Consider now an all-pole (Butterworth, Chebyshev, Bessel) low-pass filter. The normalized transfer function of an all-pole low-pass filter is ##EQU7## If the transfer function of the active network is ##EQU8## The transfer function of the circuit of FIG. 2 for R2 =R1 is: ##EQU9## Equating the coefficients between (1) and (2) ##EQU10##
From the above it is seen that methodology is straightforward IN that all one need to do is to design a "non textbook" active low-pass network whose transfer function is: ##EQU11## where all the C coefficients are the coefficients for textbook theoretical all-pole low-pass filters such as found in Allen et al. Switched Capacitor Circuits, Van Nostrand Reinhold Company. The external R2 C time constant is chosen so that as ##EQU12## with again (Co1, C1) being the last two coefficients of an ideal low-pass filter polynomial.
As described in the circuit of FIG. 2, in accordance with the invention the active network is placed in the DC and AC loop. For DC current, the high open-loop gain of the op amp forces the output DC offset to depend uniquely on the op amp internal offset. Further, the DC gain of the circuit is forced to be independent of the DC gain of the active network. When the function of the circuit is desired to be a conventional high-order all-pole low-pass filter, the design of the internal active network is routine.
Since the input structure of the amplifier of FIG. 2 is an inverting amplifier/integrator, the resistors and capacitor can be fabricated using switched capacitor techniques, as illustrated in the schematic of FIG. 3. Further, the internal active network can comprise switched capacitor circuitry. A clock will drive both the integrator and the internal switched capacitor network, whereby the entire circuit can be swept with a single clock. In the circuit of FIG. 3, one terminal of the capacitor C1 is alternately switched between Vin and ground while the other terminal of the capacitor C1 is switched between ground and one input of the operational amplifier 12. The resistive element R2 of the circuitry of FIG. 2 is replaced by a switched capacitor C2 which is alternative switched in the feedback loop and grounded. For unity DC gain, C1 =C2 and the DC gain is expressed as C1/C2.sup.± capacitance tolerances.
The input switched capacitor C1 is inverted so that the overall DC gain of the circuit is noninverting.
The switched capacitor C1 of FIG. 3 can perform the functions of resistor R1 and resistor R2 of FIG. 2, as illustrated in FIG. 4. One obvious improvement utilizing the circuit of FIG. 4 is the DC gain of the overall filter is equal to unity.
FIG. 5 is another embodiment of the circuit of FIG. 2 and represents a refinement of the circuitry of FIG. 4. In this embodiment the amount of time the overall loop is open is minimized by utilizing a double switching scheme using two capacitors, C/2, to replace the single capacitor C1 of FIG. 4.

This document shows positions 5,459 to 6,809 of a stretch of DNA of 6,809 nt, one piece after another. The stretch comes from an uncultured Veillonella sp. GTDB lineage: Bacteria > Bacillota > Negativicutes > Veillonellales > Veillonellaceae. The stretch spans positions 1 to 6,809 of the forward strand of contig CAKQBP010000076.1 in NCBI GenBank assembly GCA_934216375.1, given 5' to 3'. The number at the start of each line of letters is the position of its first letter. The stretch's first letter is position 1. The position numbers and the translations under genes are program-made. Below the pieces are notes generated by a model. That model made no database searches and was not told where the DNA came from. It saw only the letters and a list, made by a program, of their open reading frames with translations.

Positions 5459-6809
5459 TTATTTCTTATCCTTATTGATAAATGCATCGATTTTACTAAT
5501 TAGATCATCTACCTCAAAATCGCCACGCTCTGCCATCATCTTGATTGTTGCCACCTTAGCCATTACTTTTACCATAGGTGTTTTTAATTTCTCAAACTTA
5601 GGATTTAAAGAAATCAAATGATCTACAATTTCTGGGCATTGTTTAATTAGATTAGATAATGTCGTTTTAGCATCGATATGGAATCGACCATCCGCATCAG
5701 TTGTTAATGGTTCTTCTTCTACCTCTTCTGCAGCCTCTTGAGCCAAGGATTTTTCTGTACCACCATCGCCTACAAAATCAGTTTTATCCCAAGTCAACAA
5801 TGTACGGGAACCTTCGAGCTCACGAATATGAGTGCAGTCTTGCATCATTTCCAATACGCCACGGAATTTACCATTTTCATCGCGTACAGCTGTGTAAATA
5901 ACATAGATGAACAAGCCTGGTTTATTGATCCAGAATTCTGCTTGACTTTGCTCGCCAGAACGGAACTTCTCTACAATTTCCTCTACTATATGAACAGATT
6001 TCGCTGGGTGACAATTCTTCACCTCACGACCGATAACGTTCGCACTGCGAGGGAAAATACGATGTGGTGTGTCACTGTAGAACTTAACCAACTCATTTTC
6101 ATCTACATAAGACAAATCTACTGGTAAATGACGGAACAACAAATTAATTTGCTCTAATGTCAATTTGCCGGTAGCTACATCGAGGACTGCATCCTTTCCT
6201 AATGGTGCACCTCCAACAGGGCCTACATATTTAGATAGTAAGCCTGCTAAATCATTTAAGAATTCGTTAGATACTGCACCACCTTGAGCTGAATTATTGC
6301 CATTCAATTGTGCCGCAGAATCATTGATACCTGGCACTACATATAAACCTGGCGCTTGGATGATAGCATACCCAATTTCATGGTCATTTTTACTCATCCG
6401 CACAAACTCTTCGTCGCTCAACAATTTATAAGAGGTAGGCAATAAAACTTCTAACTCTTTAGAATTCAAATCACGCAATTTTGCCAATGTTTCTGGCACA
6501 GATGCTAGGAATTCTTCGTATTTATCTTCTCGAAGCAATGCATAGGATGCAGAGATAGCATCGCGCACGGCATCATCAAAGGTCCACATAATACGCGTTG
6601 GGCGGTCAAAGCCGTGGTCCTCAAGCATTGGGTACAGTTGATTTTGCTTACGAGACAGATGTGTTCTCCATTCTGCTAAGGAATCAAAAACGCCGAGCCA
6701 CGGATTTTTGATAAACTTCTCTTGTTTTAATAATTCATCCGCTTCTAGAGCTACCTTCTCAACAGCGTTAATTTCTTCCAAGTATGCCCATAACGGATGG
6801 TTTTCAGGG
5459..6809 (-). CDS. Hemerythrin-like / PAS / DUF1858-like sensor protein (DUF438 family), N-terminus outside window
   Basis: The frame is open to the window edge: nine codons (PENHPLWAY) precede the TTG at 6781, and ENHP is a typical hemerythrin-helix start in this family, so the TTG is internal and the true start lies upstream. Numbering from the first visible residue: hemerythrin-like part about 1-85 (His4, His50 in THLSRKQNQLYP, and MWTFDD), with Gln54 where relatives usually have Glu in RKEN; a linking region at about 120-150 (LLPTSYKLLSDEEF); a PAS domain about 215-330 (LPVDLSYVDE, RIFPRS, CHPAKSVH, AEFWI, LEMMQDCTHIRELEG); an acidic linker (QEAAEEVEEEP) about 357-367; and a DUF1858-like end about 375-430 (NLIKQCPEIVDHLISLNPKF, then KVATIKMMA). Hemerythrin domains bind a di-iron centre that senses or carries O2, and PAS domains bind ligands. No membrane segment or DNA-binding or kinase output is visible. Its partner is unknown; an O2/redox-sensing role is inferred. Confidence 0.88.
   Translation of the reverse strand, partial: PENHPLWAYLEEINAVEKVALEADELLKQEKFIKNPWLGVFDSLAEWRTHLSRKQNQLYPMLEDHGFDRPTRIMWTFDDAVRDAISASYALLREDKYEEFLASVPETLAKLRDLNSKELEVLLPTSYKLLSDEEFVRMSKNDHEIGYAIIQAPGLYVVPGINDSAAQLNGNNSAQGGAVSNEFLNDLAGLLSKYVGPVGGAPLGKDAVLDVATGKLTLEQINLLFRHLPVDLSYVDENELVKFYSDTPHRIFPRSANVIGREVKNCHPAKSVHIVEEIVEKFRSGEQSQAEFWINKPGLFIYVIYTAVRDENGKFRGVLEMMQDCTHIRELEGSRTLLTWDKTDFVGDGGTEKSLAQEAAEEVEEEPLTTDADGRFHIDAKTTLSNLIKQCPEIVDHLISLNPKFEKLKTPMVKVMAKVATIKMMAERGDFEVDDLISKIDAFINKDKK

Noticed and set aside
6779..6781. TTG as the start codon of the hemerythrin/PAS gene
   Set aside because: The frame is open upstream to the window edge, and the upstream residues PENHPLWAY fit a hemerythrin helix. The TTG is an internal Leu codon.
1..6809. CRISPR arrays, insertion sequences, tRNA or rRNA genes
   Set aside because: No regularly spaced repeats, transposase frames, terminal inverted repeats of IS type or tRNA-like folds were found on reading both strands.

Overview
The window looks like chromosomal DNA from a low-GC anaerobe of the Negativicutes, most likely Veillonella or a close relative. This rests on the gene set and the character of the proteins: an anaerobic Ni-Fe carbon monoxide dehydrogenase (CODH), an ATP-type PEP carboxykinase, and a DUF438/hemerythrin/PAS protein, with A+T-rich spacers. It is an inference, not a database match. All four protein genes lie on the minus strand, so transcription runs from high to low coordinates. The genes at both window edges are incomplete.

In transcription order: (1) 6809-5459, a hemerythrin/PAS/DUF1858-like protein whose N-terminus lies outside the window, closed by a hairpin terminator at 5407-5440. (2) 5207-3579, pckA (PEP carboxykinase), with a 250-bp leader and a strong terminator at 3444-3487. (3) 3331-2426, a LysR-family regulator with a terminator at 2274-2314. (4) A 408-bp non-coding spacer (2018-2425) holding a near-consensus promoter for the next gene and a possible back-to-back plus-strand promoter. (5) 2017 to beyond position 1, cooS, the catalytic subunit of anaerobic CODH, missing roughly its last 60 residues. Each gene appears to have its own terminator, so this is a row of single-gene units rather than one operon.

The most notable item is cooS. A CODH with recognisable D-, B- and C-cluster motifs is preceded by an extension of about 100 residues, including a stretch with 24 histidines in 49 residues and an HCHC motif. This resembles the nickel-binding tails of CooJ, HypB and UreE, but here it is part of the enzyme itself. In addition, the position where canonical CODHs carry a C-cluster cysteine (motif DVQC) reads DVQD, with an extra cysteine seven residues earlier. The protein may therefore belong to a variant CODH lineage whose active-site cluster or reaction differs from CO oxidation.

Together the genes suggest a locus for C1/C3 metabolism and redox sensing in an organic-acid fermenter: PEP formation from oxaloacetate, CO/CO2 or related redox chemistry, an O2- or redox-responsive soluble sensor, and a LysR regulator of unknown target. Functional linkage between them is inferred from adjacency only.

There has been described several embodiments of an active low-pass filter where the DC offset depends only on the offset introduced by an input operational amplifier. The filter can be implemented as a switched capacitor or equivalent circuit where the circuit can be swept with a single clock frequency and maintain DC gain accuracy. The RC time constant elements can be algorithmically combined with the coefficients of a high-order multiple-pole filter.
While the invention has been described with reference to specific embodiments, the description is illustrative of the invention and is not to be construed as limiting the invention. Various modifications and applications may occur to those skilled in the art without departing from the true spirit and scope of the invention as defined by the appended claims.
|Cited Patent||Filing date||Publication date||Applicant||Title|
|US4453143 *||Aug 25, 1982||Jun 5, 1984||Northern Telecom Limited||Switched-capacitor variable equalizer|
|US4783635 *||Sep 22, 1986||Nov 8, 1988||Linear Technology Corporation||Low pass filter circuit|
|Citing Patent||Filing date||Publication date||Applicant||Title|
|US5039963 *||Jan 26, 1990||Aug 13, 1991||At&T Bell Laboratories||Method for reducing signal-dependent distortion in switched-capacitor filters or the like|
|US5075575 *||Dec 5, 1990||Dec 24, 1991||Fuji Photo Film Co., Ltd.||Externally synchronized programmable device|
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|US6335656 *||Sep 30, 1999||Jan 1, 2002||Analog Devices, Inc.||Direct conversion receivers and filters adapted for use therein|
|US6344773||Oct 20, 2000||Feb 5, 2002||Linear Technology Corporation||Flexible monolithic continuous-time analog low-pass filter with minimal circuitry|
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|US7557649||Mar 12, 2007||Jul 7, 2009||Samsung Electro-Mechanics Co., Ltd.||DC offset cancellation circuit and programmable gain amplifier using the same|
|US8836556 *||Mar 13, 2013||Sep 16, 2014||Mediatek Singapore Pte. Ltd.||ADC, IC including the same, and ADC method thereof|
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|U.S. Classification||330/107, 327/558, 330/9|
|Jun 6, 1988||AS||Assignment|
Owner name: LINEAR TECHNOLOGY INC., MILPITAS, CA. A CORP. OF C
Free format text: ASSIGNMENT OF ASSIGNORS INTEREST.;ASSIGNOR:SEVASTOPOULOS, NELLO G.;REEL/FRAME:004890/0249
Effective date: 19880520
Owner name: LINEAR TECHNOLOGY INC., CALIFORNIA
Free format text: ASSIGNMENT OF ASSIGNORS INTEREST;ASSIGNOR:SEVASTOPOULOS, NELLO G.;REEL/FRAME:004890/0249
Effective date: 19880520
|Apr 7, 1992||CC||Certificate of correction|
|Oct 20, 1992||FPAY||Fee payment|
Year of fee payment: 4
|Aug 15, 1993||LAPS||Lapse for failure to pay maintenance fees|
|Nov 2, 1993||FP||Expired due to failure to pay maintenance fee|
Effective date: 19930815
|Jan 27, 1997||FPAY||Fee payment|
Year of fee payment: 8
|Jan 18, 2001||FPAY||Fee payment|
Year of fee payment: 12